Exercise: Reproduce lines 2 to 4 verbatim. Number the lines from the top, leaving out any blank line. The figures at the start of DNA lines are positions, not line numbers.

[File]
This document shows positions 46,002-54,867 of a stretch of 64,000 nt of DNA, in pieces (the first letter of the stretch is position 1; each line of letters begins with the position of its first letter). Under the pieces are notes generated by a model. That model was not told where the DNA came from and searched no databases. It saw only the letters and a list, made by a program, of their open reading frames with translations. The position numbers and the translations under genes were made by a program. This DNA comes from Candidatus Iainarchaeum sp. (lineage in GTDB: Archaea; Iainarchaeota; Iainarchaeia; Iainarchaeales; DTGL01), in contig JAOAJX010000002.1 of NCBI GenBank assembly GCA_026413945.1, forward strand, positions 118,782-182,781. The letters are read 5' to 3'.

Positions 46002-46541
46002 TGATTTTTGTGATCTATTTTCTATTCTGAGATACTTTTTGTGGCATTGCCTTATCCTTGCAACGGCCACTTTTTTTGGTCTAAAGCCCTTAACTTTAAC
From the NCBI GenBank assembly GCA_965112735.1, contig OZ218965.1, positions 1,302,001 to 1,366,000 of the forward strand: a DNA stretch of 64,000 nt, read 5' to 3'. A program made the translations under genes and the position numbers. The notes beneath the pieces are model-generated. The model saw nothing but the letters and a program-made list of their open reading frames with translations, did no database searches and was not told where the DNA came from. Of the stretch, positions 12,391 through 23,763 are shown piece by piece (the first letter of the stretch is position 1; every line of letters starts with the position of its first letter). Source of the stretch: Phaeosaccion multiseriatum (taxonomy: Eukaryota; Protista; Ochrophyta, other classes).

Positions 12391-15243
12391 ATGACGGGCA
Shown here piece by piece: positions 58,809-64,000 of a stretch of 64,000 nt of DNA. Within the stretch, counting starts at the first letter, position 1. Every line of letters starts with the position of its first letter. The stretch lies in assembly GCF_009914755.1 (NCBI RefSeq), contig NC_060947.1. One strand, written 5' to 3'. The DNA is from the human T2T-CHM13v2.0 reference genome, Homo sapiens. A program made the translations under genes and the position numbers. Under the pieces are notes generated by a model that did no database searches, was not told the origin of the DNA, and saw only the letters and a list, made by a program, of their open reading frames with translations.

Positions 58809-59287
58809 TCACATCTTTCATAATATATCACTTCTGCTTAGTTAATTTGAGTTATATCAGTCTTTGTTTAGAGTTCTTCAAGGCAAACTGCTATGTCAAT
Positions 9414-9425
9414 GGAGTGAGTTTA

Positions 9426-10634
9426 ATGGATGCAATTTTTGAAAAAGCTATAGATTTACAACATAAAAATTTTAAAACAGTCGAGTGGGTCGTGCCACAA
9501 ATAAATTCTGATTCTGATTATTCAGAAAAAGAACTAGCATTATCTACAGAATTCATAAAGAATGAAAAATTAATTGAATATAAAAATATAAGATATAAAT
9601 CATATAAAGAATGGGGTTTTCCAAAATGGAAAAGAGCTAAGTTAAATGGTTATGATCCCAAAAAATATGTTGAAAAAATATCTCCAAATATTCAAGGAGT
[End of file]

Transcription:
Positions 46002-46541
46002 TGATTTTTGTGATCTATTTTCTATTCTGAGATACTTTTTGTGGCATTGCCTTATCCTTGCAACGGCCACTTTTTTTGGTCTAAAGCCCTTAACTTTAAC
From the NCBI GenBank assembly GCA_965112735.1, contig OZ218965.1, positions 1,302,001 to 1,366,000 of the forward strand: a DNA stretch of 64,000 nt, read 5' to 3'. A program made the translations under genes and the position numbers. The notes beneath the pieces are model-generated. The model saw nothing but the letters and a program-made list of their open reading frames with translations, did no database searches and was not told where the DNA came from. Of the stretch, positions 12,391 through 23,763 are shown piece by piece (the first letter of the stretch is position 1; every line of letters starts with the position of its first letter). Source of the stretch: Phaeosaccion multiseriatum (taxonomy: Eukaryota; Protista; Ochrophyta, other classes).